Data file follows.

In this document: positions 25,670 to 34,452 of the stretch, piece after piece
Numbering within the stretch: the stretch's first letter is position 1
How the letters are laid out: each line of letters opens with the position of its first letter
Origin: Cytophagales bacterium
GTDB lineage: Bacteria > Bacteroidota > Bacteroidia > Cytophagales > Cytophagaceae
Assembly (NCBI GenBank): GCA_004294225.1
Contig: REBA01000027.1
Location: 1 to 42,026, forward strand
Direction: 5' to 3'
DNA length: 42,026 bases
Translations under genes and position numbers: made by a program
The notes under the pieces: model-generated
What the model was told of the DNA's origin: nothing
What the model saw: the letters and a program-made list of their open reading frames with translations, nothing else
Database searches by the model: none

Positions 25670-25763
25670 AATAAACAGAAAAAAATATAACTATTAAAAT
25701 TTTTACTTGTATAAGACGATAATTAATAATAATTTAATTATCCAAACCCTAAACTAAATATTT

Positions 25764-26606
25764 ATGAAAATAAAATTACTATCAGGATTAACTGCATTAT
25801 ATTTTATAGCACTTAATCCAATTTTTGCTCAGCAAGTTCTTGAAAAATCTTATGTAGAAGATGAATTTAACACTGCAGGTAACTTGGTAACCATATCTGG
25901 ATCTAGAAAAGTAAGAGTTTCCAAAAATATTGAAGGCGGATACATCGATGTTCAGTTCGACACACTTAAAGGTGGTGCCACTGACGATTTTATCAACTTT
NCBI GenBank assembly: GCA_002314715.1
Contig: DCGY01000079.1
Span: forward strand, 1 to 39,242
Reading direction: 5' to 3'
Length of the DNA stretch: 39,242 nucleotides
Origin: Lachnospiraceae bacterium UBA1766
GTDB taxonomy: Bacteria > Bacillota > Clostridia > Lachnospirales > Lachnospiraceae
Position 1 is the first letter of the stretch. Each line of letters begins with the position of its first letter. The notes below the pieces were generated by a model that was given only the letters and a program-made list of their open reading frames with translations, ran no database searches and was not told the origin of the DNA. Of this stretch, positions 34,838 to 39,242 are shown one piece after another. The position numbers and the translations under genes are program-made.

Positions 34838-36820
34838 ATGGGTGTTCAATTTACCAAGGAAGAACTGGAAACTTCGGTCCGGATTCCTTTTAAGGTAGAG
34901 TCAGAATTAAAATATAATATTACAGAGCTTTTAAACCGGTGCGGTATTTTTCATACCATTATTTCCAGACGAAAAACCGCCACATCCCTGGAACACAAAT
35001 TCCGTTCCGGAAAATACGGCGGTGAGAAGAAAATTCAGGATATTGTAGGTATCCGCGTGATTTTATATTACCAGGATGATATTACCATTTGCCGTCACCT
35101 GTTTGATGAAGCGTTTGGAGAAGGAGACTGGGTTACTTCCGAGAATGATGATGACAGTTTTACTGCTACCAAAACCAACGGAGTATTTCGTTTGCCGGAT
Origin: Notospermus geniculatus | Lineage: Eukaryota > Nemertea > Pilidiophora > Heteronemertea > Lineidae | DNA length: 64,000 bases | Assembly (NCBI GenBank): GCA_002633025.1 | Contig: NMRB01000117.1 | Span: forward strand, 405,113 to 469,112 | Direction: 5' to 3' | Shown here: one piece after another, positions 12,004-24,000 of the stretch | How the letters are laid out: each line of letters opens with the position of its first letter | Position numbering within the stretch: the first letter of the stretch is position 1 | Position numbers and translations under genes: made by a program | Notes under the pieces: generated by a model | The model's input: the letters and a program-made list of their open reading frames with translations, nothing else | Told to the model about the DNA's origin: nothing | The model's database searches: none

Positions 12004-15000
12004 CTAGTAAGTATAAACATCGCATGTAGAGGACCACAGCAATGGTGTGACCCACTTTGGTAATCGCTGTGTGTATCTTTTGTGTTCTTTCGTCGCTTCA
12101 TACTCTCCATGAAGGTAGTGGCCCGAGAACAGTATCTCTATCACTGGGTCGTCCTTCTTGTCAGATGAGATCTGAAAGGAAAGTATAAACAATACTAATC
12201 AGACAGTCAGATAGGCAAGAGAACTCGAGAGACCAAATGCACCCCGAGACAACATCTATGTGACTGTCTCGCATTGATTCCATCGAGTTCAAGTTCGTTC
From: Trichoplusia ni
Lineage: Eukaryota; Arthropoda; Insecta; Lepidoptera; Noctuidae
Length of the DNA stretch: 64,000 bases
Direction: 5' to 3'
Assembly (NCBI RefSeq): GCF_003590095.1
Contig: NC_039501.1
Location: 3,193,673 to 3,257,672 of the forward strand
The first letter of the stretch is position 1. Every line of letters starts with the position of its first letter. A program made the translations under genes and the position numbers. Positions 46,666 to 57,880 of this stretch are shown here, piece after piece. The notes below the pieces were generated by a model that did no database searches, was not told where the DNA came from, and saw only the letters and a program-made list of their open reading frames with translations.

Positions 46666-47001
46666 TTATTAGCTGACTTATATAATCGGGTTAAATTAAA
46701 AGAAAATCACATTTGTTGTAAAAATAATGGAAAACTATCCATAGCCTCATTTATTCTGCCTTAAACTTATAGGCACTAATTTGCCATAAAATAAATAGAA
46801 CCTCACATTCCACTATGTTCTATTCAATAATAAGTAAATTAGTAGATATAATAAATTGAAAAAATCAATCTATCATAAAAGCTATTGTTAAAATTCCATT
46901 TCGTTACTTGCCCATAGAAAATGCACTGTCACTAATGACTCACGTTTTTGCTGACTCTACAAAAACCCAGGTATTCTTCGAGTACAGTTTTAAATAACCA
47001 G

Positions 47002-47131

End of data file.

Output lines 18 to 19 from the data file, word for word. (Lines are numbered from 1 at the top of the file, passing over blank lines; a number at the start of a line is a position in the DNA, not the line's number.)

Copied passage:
25701 TTTTACTTGTATAAGACGATAATTAATAATAATTTAATTATCCAAACCCTAAACTAAATATTT

Positions 25764-26606